Last night, I set up the new iMac and configured it. Next, I installed the Airport Extreme base station and installed the software. Once the iMac rebooted (which took all of 20 seconds, max), I launched the wifi config tool and set up the base station wirelessly. Yep, you read that right. In the past, when setting up a wireless router (beit Linksys or Dell or whomever) I would always have to set it up through a Cat5 ethernet cable first. Not so with the iMac! The iMac saw the base station and I set it up and then connected to it. The other cool part? Her existing WindowsXP computer was plugged into the base station via ethernet cable and I could see iMac. I copied her 'My Pictures' folder to the iMac.

Front RowWhile we were doing that, I testing Front Row. This is a really cool app that allows your Mac to become a virtual entertainment hub. With the use of the Apple Remote, you can select between iTunes, iPhoto, Videos, or DVDs. The menu becomes full screen when you select the Menu button on the remote. We put in a DVD in the slot loading Optical Drive and then selected DVD from the menu. It loaded the DVD and we were given some different options but I just select Play. Soon we were watching the trailer for 'The Nativity' (which sounded wonderful on her Bose 2.1 speakers).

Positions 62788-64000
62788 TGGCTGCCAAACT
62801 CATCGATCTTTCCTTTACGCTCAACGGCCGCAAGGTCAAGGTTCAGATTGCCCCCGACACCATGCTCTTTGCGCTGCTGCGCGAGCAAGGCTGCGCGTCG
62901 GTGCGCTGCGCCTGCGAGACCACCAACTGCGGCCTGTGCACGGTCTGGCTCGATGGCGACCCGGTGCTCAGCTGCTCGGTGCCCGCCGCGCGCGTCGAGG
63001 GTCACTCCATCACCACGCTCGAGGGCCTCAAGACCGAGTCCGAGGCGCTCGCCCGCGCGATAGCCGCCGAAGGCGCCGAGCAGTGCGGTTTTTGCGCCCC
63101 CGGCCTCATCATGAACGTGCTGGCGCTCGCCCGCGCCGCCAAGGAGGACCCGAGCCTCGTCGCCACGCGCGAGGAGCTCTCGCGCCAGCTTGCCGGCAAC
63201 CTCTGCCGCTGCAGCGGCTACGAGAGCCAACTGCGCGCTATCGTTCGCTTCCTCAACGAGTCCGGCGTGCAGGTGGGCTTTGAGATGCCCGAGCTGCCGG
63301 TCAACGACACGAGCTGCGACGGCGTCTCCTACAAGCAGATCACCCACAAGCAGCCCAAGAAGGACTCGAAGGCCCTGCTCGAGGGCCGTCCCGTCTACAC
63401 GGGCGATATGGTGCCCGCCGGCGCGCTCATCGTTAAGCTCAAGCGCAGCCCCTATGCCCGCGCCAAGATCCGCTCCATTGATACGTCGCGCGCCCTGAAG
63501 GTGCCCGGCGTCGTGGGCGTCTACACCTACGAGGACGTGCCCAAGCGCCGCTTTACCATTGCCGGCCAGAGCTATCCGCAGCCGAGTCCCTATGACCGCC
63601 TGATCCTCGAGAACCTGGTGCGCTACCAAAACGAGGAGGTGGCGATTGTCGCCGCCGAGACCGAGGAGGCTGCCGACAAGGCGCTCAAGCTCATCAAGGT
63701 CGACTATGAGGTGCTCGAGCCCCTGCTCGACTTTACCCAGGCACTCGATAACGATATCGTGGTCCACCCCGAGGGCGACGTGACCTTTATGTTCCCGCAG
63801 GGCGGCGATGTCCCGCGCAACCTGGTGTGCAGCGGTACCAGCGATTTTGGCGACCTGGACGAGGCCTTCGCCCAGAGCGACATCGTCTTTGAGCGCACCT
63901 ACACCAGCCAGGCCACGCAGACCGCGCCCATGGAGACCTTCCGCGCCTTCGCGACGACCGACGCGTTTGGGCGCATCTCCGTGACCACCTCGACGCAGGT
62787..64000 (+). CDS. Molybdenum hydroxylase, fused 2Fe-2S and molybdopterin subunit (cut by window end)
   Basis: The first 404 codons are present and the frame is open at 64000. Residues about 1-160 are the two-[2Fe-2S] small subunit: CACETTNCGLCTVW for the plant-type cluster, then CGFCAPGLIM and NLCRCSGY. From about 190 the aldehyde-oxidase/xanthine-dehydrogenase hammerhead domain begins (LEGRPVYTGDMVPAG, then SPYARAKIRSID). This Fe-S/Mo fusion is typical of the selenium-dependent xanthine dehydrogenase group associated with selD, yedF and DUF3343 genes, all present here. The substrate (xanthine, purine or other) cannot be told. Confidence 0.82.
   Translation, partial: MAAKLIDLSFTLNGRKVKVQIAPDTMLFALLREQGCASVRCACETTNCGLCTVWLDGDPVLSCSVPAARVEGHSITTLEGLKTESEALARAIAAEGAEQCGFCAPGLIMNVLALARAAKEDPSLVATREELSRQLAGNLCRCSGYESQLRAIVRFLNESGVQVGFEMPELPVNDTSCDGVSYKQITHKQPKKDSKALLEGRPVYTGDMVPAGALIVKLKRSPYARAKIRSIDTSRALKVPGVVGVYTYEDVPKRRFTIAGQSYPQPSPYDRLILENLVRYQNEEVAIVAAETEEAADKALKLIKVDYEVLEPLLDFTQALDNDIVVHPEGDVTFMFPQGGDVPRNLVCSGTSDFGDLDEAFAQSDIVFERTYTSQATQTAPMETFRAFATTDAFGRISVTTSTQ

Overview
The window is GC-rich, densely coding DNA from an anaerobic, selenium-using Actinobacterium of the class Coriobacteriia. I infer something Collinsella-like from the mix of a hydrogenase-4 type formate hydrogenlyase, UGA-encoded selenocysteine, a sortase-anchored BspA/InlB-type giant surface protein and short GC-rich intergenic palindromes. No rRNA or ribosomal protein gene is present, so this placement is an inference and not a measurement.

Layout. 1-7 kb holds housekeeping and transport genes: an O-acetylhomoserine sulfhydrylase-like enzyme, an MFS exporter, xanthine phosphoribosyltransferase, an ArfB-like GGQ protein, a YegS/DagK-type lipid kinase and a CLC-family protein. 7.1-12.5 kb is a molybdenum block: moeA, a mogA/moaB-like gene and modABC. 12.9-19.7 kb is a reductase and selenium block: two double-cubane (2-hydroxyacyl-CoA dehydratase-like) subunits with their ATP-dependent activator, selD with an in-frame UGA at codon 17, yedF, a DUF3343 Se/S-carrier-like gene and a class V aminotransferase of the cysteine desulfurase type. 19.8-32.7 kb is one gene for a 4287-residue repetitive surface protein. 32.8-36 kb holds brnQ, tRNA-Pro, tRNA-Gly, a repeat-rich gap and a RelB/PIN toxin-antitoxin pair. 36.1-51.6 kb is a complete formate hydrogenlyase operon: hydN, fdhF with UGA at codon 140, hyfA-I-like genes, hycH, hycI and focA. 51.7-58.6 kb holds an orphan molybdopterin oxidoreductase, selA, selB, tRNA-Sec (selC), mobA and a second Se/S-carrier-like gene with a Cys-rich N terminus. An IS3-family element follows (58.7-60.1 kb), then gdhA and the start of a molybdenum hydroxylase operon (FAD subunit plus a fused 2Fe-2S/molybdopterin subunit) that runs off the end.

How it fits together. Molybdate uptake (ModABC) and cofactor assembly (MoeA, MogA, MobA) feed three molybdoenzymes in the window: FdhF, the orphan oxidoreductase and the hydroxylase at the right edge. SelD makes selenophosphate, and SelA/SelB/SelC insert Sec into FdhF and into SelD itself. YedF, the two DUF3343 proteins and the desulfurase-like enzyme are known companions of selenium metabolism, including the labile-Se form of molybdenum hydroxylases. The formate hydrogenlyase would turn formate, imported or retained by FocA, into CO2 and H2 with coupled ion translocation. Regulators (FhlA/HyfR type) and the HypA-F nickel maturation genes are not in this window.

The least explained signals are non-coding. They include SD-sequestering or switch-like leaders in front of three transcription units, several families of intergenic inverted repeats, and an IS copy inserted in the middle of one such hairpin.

I have more work to do over there today, but all-in-all, both me and my client, are excited about her new adventure.

Peace be with you.

+ OD

21 August 2007

Proper 16 + Tuesday

A reading from the First Letter to the Corinthians by Clement, Bishop of Rome [c. 100]

Beloved, see what a marvelous thing love is, its perfection is beyond our expression.  Who can truly love save those to whom God grants it?  We ought to beg and beseech him in his mercy that our love may be genuine, unmarred by any too human inclination.  From Adam down to the present time all generations have passed away; but those who were perfected in love by God’s grace have a place among the saints who will be revealed when the kingdom of Christ comes to us.  As it is written: ‘Enter your chambers for a little while, until my wrath and anger pass away; and I shall remember a good day and raise you from your graves.’  We are blessed, beloved, if we fulfill the commands of the Lord in harmonious, loving union, so that through love our sins may be forgiven.  For it is written: ‘Blessed are those whose transgression are forgiven, whose sins are covered.  Blessed is the one to whom the Lord imputes not iniquity, and in whose mouth there is no deceit.’  This is the blessing that has been given to those who have been chosen by God through our Lord Jesus Christ, to whom be glory for ever.

We should pry then that we may be granted forgiveness for our sins and for whatever we may have done when led astray by our adversary’s servants.  And as for those who were the leaders of the schism and the sedition, they too should look to the common hope.  For those who live in pious fear and in love are willing to endure torment rather than have their neighbor suffer; and they more willingly suffer their own condemnation than the loss of that harmony that has been so nobly and righteously handed down to us.  For it is better to confess one’s sins that to harden one’s heart.